By People Staff
May 10, 1976 12:00 PM

In the last four years his native Chile has careened from the democratically elected Marxist regime of Salvador Allende to rightist repression under the heel of Gen. Augusto Pinochet and the military junta. Raul Cardinal Silva Henriquez, archbishop of Santiago and the Roman Catholic leader in Chile, has sustained brutal ideological attacks from extremists in both camps. His outspoken criticism of the junta’s repression of human rights has made Cardinal Silva a folk hero among the Chilean poor and a rallying point for opposition to the Santiago regime.

In March the cardinal flew to Rome to alert Pope Paul VI to a growing litany of political atrocities against the church: 10 priests jailed by Pinochet’s secret police; five U.S. missionary nuns forced to leave the country under embassy protection to avoid arrest; lay staff members of a church-backed peace committee detained by police. The committee itself, the only organization the junta had tolerated as a voice for human rights, has now been abolished by government order.

Upon his return from the Vatican, Cardinal Silva went directly to a prison to convey to three priests—jailed for helping obtain medical treatment and political asylum for a wounded leftist—a message from the Pope proclaiming them “martyrs of Christian mercy.”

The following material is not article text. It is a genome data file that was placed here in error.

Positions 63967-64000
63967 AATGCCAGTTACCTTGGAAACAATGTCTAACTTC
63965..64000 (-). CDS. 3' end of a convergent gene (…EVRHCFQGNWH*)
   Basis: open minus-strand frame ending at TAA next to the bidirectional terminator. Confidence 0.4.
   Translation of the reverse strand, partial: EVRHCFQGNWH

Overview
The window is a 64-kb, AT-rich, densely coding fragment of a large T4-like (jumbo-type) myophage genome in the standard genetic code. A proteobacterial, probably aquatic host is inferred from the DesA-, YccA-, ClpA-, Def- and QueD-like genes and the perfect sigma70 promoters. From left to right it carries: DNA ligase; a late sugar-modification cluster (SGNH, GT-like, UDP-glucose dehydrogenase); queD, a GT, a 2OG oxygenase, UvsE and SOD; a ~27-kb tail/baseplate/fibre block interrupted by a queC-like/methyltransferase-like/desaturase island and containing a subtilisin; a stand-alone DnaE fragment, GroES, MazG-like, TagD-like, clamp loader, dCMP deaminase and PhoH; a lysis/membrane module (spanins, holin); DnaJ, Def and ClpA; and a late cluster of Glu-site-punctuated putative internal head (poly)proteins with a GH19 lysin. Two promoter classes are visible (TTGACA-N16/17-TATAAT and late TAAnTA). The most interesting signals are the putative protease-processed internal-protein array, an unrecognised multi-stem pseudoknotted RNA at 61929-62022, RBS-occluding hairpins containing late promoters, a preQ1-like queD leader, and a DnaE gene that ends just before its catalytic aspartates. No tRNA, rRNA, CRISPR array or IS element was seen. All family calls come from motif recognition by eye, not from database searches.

“Viva el cardinal!” and “Viva la libertad!” rang through a church outside Santiago where Silva, accompanied by 150 slum priests, said Mass the day after his return. After joyously following the cardinal outdoors, the throng of 4,000 screamed epithets at machine gun-toting soldiers.

One of 19 children born to a prosperous farmer, Silva, now 68, studied law before entering the Salesian order. He chose as his motto “To proclaim the Gospel to the poor” upon becoming bishop of Valparaiso in 1959. He was elevated to cardinal by Pope John XXIII in 1962.

The essence of Cardinal Silva’s enduring political influence lies in his diplomatic agility at the personal level. At his residence in Santiago, the cardinal treats junta officials to tasty cuisine and vintage drink. Of those who are critical of this tactic, Cardinal Silva observes: “They threw it in Christ’s face, too, that he ate with sinners, that he held dialogue with that kind of people.”

While behind-the-scenes persuasion is his preferred modus operandi, the cardinal is aware that “some things have to be said publicly.” Without doubt, the high visibility of Silva’s position of principle makes it politically impossible for him to be removed quietly in the night as has happened to other, less widely known critics of the regime in Chile.

“The purpose of saying something is to achieve something—to convince, not to offend,” he believes, adding, “It’s not always easy. Sometimes the words get away from me.”

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